Did you know that teeth whitening is the number one requested cosmetic service today and that its popularity continues to soar? A recent survey showed 80% of Americans aged 18 to 49 want whiter teeth, with women leading in this area at 85%. 6 out 10 believe a whiter, brighter smile would boost their self-confidence especially in the 18 to 24 age range. According to the American Academy of cosmetic Dentistry, Americans spent more than $1.4 billion on over-the-counter teeth whitening products last year alone.
One of the first things people notice when they meet someone new is their smile. Teeth Whitening has become an accessible and relatively easy way to instantly improve appearance, create a positive first impression, and achieve a more youthful and radiant appearance. Teeth can become discolored over a period of time. Teeth whitening is not a medical procedure, it does not result in healthier teeth, but it can result in whiter teeth. So are you in the process of bleaching your teeth and you just don’t know when to stop or when it is too much?
Bleaching your teeth can have side effects. Teeth can become sensitive (hot and cold sensitivity) and gum irritation can occur when you are using the bleaching solution, but this usually goes away when you finish your treatment. A study in the Journal of the American Dental Association found half of people who bleached their teeth experienced temporary sensitivity from whitening treatments, everything from mild tingling to burning gums to knee-buckling “zingers” and/or extreme sensitivity to sound or even air. What you are actually doing if you are over bleaching your teeth is that, you are actually drawing out all the nutrients that are supplied to your teeth. So with removing the nutrients, you are making yourself more accessible to sensitivity with the cold air that hits your teeth.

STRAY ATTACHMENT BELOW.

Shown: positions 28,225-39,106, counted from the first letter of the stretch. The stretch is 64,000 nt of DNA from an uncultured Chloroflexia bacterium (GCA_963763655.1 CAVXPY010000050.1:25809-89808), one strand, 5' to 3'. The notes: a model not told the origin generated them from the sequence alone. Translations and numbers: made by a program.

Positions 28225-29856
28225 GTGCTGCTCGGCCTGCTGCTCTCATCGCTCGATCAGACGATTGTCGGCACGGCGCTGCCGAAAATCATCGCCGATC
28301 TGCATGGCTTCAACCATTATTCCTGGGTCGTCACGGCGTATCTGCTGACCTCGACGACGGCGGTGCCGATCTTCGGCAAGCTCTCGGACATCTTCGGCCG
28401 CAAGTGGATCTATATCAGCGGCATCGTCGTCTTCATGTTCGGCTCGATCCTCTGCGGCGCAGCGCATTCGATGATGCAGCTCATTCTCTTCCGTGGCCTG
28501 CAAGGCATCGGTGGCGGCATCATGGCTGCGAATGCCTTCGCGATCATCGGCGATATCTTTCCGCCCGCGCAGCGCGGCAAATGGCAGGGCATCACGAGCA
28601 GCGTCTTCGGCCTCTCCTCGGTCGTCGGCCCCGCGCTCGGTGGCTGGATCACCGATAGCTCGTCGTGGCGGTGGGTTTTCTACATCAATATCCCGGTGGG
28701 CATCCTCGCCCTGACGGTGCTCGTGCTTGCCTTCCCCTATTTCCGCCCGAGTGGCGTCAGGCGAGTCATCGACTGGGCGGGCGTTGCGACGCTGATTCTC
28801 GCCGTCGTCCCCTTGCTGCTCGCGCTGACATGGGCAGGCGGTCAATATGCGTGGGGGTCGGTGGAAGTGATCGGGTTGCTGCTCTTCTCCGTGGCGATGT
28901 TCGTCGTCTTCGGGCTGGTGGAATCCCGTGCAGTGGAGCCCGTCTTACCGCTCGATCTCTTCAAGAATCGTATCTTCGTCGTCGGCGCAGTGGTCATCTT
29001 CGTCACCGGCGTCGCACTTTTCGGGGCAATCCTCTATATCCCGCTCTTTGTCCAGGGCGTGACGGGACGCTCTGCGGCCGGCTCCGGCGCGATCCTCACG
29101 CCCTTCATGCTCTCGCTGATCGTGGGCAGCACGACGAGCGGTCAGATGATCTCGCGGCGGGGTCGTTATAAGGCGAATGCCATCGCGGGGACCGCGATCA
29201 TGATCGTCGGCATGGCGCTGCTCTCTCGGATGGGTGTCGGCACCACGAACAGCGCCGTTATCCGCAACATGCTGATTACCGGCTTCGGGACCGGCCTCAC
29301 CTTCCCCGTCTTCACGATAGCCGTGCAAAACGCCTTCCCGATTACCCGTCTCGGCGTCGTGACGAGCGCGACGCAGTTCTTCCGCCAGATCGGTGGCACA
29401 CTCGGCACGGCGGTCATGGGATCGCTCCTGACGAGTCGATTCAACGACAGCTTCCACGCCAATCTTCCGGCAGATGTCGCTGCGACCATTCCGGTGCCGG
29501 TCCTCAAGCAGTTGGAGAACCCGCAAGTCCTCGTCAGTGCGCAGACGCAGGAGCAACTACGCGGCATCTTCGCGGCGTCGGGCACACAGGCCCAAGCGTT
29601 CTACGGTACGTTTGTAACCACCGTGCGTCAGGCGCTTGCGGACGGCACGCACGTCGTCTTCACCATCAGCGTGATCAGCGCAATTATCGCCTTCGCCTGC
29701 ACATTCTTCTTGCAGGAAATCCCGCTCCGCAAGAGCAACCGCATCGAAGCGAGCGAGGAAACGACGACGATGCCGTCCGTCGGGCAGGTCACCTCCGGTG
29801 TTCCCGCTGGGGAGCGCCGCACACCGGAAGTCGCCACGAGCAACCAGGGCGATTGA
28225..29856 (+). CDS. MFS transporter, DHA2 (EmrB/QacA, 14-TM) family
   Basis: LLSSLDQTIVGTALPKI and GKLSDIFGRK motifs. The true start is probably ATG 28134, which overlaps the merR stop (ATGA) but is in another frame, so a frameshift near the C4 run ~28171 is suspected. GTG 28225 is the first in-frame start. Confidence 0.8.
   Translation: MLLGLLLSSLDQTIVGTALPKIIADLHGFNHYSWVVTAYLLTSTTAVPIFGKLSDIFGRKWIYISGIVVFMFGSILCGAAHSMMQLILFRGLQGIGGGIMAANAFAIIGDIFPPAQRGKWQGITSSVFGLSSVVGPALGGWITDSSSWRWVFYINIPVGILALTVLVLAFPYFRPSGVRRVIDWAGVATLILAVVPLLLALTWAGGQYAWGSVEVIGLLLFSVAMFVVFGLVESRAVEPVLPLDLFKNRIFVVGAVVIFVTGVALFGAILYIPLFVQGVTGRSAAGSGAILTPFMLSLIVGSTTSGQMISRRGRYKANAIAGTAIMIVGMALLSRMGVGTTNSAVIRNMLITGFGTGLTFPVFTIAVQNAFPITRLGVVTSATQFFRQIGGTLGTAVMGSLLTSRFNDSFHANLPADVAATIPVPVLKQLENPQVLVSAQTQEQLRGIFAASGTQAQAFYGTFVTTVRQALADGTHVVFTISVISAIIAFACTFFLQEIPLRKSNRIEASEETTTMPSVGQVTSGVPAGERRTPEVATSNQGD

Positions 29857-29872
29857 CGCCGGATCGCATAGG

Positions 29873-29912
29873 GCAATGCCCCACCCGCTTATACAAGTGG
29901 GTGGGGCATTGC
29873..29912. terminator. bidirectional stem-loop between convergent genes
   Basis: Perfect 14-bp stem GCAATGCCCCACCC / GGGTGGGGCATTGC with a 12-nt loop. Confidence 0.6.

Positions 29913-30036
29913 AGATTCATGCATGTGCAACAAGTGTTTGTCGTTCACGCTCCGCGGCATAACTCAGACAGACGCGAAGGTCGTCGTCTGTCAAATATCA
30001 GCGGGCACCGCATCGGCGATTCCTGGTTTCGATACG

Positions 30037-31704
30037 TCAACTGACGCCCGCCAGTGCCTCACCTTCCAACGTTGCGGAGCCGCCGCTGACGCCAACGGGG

Also too you can actually bleach your teeth so severe that your teeth will actually start to become translucent on the edges. You can actually like stick your finger behind your tooth and see a little shadow so if you start to notice these signs that is something that you actually want to make yourself more aware of, that you might need to back off on bleaching your teeth.
Bleachers should aim for a color that matches the whites of their eyes, suggests Martin Zase, president of the American Academy of Cosmetic Dentistry and a dentist in Colchester, Conn. And they should also make sure they consult with a dentist, even before using over-the-counter products, because those who go it alone often end up going too far. “Your teeth look better so you do it some more and you don’t know when to stop,” Zase says.
A mouthpiece that does not fit well may hurt your gums. Other, less frequently encountered, side effects that have been reported by patients are: sore throat, tooth pain, tingling of the tissues, and headaches.
People are increasingly opting for over-the- counter bleaching kits instead of visiting their dentist, putting them at risk of stomach problems, mouth infections, toothache, gum- shrinking and nerve damage, according to new research.
‘Many over-the-counter bleaches have a very high acidity, which can damage the teeth,’ says Dr Phil Stemmer of the Teeth For Life Clinic in London. He has treated a number of celebrity patients including Jude Law, Liam Gallagher, Patsy Kensit and Sadie Frost.
‘Some products are also abrasive and while they remove surface stain, they also take out the enamel so that you end up, in effect, spitting teeth down the sink.
‘We are seeing a lot of people who have tried the DIY approach but it hasn’t worked. They tend to suffer tummy upsets from swallowing the stuff, as well as damaging their teeth and getting white spots.’
They may also get spotted or patchy teeth as a result of the uneven spread of bleach.
‘For someone with deep cavities, the bleach can have an unimpeded route to the blood vessels, nerves and bone at the root of the tooth.
It can potentially cause a bad toothache or precipitate an infection,’ says Dr David McFadden, professor of oral and maxillofacial surgery at the University of Texas, who has researched the effects of the DIY kits.
The average recommended treatment whenever it comes to bleaching your teeth is once a day for 30 minutes depending on the strength of the bleach so if you have a higher percentage concentrate of the bleach say a 22% or say a 15% then you definitely only just want to bleach your teeth once a day for about 30 minutes and if you are following those guidelines then you shouldn’t have any problems.